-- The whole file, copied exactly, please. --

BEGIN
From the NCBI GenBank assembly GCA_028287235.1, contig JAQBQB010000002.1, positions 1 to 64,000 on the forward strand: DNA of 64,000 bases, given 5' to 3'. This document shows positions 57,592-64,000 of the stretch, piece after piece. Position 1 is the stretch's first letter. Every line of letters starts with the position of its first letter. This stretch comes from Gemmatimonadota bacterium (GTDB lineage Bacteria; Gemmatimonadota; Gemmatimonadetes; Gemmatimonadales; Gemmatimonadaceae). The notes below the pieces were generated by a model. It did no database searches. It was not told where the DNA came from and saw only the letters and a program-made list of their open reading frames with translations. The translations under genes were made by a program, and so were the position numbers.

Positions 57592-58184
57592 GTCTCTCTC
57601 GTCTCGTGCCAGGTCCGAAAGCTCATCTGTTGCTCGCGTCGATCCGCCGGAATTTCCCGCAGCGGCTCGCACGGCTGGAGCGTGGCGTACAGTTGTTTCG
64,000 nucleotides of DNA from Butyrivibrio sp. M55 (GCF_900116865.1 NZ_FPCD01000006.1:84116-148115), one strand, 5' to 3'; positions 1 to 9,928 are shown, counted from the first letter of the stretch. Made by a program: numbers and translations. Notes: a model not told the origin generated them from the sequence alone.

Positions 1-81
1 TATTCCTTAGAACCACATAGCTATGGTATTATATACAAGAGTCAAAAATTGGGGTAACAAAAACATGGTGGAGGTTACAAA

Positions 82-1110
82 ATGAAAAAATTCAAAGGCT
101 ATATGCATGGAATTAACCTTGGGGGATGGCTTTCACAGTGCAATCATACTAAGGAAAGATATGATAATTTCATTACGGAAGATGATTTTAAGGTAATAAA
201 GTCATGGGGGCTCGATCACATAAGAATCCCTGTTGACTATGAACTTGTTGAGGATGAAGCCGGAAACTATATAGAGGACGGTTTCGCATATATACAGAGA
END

From the NCBI GenBank assembly GCA_028287235.1, contig JAQBQB010000002.1, positions 1 to 64,000 on the forward strand: DNA of 64,000 bases, given 5' to 3'. This document shows positions 57,592-64,000 of the stretch, piece after piece. Position 1 is the stretch's first letter. Every line of letters starts with the position of its first letter. This stretch comes from Gemmatimonadota bacterium (GTDB lineage Bacteria; Gemmatimonadota; Gemmatimonadetes; Gemmatimonadales; Gemmatimonadaceae). The notes below the pieces were generated by a model. It did no database searches. It was not told where the DNA came from and saw only the letters and a program-made list of their open reading frames with translations. The translations under genes were made by a program, and so were the position numbers.

Positions 57592-58184
57592 GTCTCTCTC
57601 GTCTCGTGCCAGGTCCGAAAGCTCATCTGTTGCTCGCGTCGATCCGCCGGAATTTCCCGCAGCGGCTCGCACGGCTGGAGCGTGGCGTACAGTTGTTTCG
64,000 nucleotides of DNA from Butyrivibrio sp. M55 (GCF_900116865.1 NZ_FPCD01000006.1:84116-148115), one strand, 5' to 3'; positions 1 to 9,928 are shown, counted from the first letter of the stretch. Made by a program: numbers and translations. Notes: a model not told the origin generated them from the sequence alone.

Positions 1-81
1 TATTCCTTAGAACCACATAGCTATGGTATTATATACAAGAGTCAAAAATTGGGGTAACAAAAACATGGTGGAGGTTACAAA

Positions 82-1110
82 ATGAAAAAATTCAAAGGCT
101 ATATGCATGGAATTAACCTTGGGGGATGGCTTTCACAGTGCAATCATACTAAGGAAAGATATGATAATTTCATTACGGAAGATGATTTTAAGGTAATAAA
201 GTCATGGGGGCTCGATCACATAAGAATCCCTGTTGACTATGAACTTGTTGAGGATGAAGCCGGAAACTATATAGAGGACGGTTTCGCATATATACAGAGA